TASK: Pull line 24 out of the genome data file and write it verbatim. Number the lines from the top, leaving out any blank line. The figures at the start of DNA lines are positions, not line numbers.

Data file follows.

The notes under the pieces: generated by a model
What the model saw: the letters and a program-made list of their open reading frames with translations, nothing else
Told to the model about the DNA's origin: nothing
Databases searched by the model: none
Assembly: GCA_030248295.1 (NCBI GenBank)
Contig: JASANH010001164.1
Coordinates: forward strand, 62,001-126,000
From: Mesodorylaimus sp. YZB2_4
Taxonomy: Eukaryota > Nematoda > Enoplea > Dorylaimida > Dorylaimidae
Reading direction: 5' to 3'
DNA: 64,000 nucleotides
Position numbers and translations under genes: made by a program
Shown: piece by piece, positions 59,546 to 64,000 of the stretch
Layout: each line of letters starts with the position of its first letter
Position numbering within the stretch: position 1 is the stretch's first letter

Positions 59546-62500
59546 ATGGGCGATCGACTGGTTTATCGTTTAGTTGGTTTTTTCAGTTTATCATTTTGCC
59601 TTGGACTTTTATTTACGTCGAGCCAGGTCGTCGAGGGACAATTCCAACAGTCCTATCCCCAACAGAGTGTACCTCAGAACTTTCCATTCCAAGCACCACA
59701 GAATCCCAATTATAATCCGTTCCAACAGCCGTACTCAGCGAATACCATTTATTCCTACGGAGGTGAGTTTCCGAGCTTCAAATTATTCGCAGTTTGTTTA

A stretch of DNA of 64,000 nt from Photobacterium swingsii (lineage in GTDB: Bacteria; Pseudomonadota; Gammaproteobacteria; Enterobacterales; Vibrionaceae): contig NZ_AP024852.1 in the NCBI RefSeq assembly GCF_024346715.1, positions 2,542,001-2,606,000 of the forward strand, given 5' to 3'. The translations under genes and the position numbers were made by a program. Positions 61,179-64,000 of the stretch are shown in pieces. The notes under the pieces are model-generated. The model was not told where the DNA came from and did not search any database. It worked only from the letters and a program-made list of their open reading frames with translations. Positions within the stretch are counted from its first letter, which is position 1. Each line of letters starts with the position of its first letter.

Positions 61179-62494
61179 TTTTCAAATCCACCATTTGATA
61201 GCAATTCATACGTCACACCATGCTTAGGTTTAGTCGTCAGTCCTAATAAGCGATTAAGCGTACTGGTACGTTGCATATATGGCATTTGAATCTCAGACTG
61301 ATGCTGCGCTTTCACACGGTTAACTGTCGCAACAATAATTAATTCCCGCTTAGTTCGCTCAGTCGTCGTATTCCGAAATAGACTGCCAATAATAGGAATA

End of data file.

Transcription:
61301 ATGCTGCGCTTTCACACGGTTAACTGTCGCAACAATAATTAATTCCCGCTTAGTTCGCTCAGTCGTCGTATTCCGAAATAGACTGCCAATAATAGGAATA